The September Trauma MedEd Newsletter will be released to subscribers over the weekend. I’ll be covering chest trauma. Articles include:
- Finger vs needle thoracostomy
- Chest tube air leaks and how to manage them
- Pneumothorax in children
- And more!
Anyone on the subscriber list as of 8PM Saturday (CST) will receive it on Sunday, October 5. I’ll release it to everyone else next week via the blog. So sign up for early delivery now by clicking here!
Pick up back issues here!
Patients with serious abdominal injury may require a laparotomy, and a subset of these may need a temporary closure for damage control surgery. Concomitant spine injury may have your spine surgeons asking “is it safe to prone the patient who is postop with a midline incision or an open abdomen.” What to tell them?
There’s not much guidance out there in the literature. One paper from 2000 looked at four patients who were proned for severe ARDS and found that one suffered a wound dehiscence. However, this patient had severe generalized edema and was on several pressor agents.
The use of temporary abdominal closure techniques has revolutionized the early management of severely injured trauma patients and has greatly decreased the incidence of complications from abdominal compartment syndrome. Several authors have now demonstrated that putting those patients in the prone position is well tolerated.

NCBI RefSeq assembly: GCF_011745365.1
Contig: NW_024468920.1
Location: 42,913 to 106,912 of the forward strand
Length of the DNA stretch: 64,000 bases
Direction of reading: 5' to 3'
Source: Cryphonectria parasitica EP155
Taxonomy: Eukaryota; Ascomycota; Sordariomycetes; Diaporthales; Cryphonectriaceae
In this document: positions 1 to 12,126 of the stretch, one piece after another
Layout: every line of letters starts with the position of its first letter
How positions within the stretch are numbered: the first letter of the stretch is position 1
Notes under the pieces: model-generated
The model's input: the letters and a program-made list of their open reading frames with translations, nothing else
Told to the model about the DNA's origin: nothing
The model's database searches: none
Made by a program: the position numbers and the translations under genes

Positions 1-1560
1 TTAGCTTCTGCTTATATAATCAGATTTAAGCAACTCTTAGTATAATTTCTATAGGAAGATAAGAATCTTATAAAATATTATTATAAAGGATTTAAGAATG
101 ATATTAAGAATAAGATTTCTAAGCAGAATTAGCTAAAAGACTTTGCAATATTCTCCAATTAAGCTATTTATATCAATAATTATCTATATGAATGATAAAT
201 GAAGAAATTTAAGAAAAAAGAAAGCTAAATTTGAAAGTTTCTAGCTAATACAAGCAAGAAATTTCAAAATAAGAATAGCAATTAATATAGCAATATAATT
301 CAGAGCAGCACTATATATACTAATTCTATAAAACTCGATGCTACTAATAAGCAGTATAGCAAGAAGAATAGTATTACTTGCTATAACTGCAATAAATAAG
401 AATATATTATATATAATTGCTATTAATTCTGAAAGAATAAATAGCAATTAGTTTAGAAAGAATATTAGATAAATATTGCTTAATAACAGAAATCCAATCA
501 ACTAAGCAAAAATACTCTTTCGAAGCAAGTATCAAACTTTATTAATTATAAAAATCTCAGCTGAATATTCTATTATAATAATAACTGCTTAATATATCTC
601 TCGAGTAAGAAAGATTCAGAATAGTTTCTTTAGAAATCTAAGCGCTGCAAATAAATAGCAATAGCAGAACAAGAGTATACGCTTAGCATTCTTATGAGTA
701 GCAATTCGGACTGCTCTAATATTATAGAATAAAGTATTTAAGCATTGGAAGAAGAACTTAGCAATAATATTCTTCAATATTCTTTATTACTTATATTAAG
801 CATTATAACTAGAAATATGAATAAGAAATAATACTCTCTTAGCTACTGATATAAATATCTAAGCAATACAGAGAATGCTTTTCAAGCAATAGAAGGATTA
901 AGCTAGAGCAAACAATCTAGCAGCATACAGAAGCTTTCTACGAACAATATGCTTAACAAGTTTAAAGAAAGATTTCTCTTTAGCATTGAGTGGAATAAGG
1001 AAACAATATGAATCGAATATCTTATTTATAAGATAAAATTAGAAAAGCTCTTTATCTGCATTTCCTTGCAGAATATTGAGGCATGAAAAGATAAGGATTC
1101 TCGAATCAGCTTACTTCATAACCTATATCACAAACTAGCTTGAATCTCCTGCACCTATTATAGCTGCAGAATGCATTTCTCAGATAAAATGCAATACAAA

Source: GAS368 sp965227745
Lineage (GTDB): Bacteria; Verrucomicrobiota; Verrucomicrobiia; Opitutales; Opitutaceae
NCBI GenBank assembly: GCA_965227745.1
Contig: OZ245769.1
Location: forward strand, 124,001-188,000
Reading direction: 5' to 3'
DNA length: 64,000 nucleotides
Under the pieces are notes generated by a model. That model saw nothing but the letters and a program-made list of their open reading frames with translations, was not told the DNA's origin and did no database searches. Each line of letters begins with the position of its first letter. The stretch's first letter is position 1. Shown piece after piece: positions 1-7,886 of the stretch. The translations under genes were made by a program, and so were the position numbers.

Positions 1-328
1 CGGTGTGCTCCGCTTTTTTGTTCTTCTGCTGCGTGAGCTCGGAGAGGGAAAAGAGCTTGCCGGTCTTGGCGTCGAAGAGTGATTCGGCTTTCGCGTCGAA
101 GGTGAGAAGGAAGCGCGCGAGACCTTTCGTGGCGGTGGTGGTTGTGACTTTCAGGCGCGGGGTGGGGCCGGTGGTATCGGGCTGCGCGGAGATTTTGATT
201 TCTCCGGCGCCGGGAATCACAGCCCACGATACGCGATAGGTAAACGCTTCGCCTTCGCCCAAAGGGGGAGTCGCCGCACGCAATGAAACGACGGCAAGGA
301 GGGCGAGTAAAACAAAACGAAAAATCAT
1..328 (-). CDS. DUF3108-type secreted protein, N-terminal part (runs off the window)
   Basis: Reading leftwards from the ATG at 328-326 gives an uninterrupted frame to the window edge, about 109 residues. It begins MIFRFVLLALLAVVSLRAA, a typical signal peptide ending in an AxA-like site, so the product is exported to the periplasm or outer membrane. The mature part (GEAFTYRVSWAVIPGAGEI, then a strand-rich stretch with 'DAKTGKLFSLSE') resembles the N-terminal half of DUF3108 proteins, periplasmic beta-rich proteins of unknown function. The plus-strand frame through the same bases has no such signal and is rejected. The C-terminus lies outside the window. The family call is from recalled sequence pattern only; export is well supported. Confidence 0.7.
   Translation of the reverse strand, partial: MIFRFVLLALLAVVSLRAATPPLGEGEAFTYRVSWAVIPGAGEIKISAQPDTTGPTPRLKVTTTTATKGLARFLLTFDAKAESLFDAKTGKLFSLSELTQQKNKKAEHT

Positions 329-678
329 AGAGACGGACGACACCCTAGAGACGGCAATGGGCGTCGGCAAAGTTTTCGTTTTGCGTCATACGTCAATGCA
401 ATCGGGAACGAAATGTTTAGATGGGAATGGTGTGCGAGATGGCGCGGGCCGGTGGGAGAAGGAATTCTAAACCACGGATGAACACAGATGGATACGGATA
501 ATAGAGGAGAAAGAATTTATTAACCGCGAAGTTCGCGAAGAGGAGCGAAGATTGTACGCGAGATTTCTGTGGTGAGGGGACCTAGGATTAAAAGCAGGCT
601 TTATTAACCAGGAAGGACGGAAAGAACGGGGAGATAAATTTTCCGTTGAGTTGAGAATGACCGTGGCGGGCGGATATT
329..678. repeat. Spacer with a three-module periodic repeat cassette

As far as patients who have a closed laparotomy, proning appears to be well tolerated as well. One caveat: consider carefully if the patient is having wound complications or if they are morbidly obese.
The bottom line: Consider the risks and benefits carefully in any post-laparotomy patient you are considering prone positioning for. Other than in morbidly obese, it is generally considered safe, even in patients with damage control dressings in place. However, make sure the trauma surgeon re-evaluates the wound again as soon as the patient is returned to the supine position.
1. The “open abdomen” is not a contra-indication to prone positioning for severe ARDS (abstract). Schwab, et al. Chest. 1996;110:142S.
2. Complications of Prone Ventilation in Patients with Multisystem Trauma with Fulminant Acute Respiratory Distress Syndrome. Offner et al. Journal of Trauma-Injury Infection & Critical Care. 48(2):224-228, February 2000.
3. The Management of the Open Abdomen in Trauma and Emergency General Surgery: Part 1-Damage Control. Diaz et al. Journal of Trauma-Injury Infection & Critical Care. 68(6):1425-1438, June 2010.